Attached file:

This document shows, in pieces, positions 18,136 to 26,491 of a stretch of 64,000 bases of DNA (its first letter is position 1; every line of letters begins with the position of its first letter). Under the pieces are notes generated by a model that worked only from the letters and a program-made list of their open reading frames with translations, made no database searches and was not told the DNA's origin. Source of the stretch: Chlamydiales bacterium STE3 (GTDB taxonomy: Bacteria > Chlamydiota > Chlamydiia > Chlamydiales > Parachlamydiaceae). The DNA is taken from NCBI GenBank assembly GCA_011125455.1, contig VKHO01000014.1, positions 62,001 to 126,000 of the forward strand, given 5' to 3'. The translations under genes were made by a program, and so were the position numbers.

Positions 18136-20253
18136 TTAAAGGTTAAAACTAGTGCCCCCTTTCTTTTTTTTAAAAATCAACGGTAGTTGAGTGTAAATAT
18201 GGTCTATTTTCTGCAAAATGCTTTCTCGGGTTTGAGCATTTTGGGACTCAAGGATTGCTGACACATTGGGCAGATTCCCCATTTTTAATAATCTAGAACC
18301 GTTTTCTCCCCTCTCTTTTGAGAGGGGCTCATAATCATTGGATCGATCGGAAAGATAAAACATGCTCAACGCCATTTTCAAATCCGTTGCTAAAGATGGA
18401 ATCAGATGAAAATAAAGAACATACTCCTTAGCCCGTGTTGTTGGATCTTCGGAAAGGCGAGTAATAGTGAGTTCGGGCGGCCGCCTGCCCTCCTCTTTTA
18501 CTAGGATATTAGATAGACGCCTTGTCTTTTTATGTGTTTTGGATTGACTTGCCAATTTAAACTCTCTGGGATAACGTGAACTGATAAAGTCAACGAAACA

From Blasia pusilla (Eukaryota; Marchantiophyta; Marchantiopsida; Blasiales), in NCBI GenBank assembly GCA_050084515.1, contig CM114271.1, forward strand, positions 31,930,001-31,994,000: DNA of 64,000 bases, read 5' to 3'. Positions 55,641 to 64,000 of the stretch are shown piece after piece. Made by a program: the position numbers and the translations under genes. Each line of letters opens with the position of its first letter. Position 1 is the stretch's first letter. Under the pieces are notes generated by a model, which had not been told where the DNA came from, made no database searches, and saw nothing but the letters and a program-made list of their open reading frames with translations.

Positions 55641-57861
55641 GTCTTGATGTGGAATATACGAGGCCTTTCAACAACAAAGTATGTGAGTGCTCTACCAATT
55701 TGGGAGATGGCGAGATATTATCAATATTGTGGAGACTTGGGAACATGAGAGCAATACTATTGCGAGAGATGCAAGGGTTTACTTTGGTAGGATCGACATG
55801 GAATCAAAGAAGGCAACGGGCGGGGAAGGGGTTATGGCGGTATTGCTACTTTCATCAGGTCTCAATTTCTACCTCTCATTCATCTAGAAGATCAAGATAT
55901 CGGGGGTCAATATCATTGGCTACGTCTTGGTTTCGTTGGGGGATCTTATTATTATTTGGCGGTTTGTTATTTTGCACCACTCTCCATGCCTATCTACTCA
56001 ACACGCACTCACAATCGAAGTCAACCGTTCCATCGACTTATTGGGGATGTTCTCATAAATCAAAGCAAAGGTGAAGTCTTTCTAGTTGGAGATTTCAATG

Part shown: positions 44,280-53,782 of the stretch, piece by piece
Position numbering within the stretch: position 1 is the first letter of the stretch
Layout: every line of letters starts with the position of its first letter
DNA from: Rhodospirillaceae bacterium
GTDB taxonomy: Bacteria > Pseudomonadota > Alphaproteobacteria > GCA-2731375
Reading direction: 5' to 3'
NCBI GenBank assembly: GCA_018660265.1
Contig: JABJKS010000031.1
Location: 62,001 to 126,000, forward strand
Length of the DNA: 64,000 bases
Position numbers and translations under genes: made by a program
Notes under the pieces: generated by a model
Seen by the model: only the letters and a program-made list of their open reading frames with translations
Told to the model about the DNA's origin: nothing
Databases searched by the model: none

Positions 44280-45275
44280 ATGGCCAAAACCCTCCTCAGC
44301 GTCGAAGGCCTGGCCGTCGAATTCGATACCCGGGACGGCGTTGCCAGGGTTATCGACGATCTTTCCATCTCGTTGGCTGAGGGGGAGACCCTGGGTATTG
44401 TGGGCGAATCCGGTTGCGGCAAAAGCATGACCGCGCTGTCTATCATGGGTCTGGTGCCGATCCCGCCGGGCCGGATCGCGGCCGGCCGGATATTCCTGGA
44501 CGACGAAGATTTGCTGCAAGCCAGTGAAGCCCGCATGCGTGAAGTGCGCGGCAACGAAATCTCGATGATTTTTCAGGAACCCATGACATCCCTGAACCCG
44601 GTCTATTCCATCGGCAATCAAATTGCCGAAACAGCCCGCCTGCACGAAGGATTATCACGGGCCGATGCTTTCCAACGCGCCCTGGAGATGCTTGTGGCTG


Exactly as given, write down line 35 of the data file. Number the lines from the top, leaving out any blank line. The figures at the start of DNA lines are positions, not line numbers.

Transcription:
44601 GTCTATTCCATCGGCAATCAAATTGCCGAAACAGCCCGCCTGCACGAAGGATTATCACGGGCCGATGCTTTCCAACGCGCCCTGGAGATGCTTGTGGCTG